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Volunteer for Baby Snuggles and Help Fight the Opioid Addiction Epidemic at the Same Time
Nov 7, 2017
You read that right, snuggle with cute little babies while simultaneously doing your part to help combat the opioid addiction epidemic in this country - where do we sign up? With an influx of babies being born addicted to opioids and other drugs, NICU units across the country are opening their doors to snuggle volunteers to help the babies through their withdrawal process.
Volunteers Needed. The story isn't as sweet as one might hope. Yes, you get to snuggle babies and be a part of their healing, but you also have to witness first-hand the effects of a mother's drug abuse on newborns. Sadly, it is a rising epidemic nationwide.
The Opioid Crisis. There are unprecedented cases of heroin overdose every day in every single corner of the country. News reports have shown parents who overdosed in the front seats of their running car while their children remained in car seats in the back seat.
Out of Control. Addiction levels are so strong it is nearly impossible to break free of the hold once heroin has its grips on you. Pregnant or not.
Neonatal Abstinence Syndrome (NAS). When a baby is born of a drug addicted mother, the baby is born addicted as well. The scenario is known as neonatal abstinence syndrome or NAS.
Recovery. The recovery process for a newborn who was born addicted is a long and terrifying road. Babies experience all the same symptoms of a recovering adult, while fighting for their first breaths after birth.
Awful Symptoms. Babies suffering from addiction will go through a series of withdrawal symptoms while their tiny bodies recover. Some of which include uncontrollable shaking and seizures, racing heartbeats, cold sweats, and excruciating pain and confusion for a tiny life to endure.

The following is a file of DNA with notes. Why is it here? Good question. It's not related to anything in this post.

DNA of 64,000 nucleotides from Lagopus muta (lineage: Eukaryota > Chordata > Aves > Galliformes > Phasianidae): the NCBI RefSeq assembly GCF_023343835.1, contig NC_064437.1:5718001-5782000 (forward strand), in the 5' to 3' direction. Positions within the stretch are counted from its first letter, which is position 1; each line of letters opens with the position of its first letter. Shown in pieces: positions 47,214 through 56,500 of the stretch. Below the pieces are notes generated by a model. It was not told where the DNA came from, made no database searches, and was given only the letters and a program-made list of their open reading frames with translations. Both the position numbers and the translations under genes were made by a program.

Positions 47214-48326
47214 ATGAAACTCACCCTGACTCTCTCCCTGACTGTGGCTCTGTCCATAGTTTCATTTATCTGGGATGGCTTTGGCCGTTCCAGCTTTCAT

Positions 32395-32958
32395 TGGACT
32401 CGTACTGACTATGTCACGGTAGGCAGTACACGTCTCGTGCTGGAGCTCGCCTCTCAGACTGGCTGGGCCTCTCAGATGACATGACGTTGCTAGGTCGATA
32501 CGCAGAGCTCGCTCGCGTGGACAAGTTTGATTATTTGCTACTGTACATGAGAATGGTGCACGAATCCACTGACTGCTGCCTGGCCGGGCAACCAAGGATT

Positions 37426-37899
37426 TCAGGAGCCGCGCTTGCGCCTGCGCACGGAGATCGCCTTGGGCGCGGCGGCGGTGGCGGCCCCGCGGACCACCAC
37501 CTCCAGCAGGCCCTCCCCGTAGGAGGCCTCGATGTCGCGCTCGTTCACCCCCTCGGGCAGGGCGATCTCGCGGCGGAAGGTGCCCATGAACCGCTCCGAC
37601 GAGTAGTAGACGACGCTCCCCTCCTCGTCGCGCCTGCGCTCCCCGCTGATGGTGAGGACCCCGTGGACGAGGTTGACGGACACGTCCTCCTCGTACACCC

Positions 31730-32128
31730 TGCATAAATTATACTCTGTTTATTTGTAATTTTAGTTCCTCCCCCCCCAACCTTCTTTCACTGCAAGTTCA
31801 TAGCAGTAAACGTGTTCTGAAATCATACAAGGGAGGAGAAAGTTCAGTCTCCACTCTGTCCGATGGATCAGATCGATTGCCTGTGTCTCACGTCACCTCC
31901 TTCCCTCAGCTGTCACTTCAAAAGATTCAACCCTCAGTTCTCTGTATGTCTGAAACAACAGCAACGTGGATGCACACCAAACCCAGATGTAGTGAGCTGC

Easing the Process. Doctors and nurses have come up with the volunteer snuggling program in an effort to help ease the withdrawal process for babies born addicted. The idea is to keep the babies warm and comforted at all times while they go through the horrifying recovery process.
Volunteers. Allowing volunteers to come in and sit with the babies to try and comfort them while they're in distress helps ease their pain and allows the medical staff to continue tending to other patients as well.
Needed Contact. Nurses and medical professionals everywhere agree there's no substitution for the comfort of human touch. "These babies going through withdrawal need to be held for extended periods. They need human touch," Jan Cavanaugh a nurse in Pennsylvania stated.
Making Them Feel Safe. The goal of having the volunteer program is to maintain as much human contact and snuggling as possible. One nurse explains, "Cuddling is helping them manage through these symptoms."
Volunteers of All Kinds. Many hospitals across the country offer similar volunteer programs for their NICU units. It is important for the babies to feel comforted and loved. Drug-addicted newborns need additional comforting than healthier newborns because they are extremely difficult to console as they go through their healing process.
Healing. Maribeth McLaughlin is the head of the nursing program at Magee-Womens Hospital in Pittsburgh. She explains, "They are very irritable; they are hard to console. This is about swaddling them and giving them that comfort and safe, secure feeling."
Kangaroo Care. Many facilities practicing the volunteer program are supporters of what is known as "Kangaroo Care". This is the belief that skin-to-skin contact for newborns has the ultimate healing effect for newborns going through traumatic events.
Skin-to-Skin. The contact is believed to create a warm and soothing bond between a newborn and the person holding him or her. Usually, newborns are placed immediately with the mother to achieve this, but in cases where this is not feasible, volunteers are often utilized.
Opportunities Near You. If this sounds like something for you - and let's admit, who doesn't love to snuggle a baby - hit Google. There are opportunities for volunteers across the country. Be a part of the solution to the opioid crisis.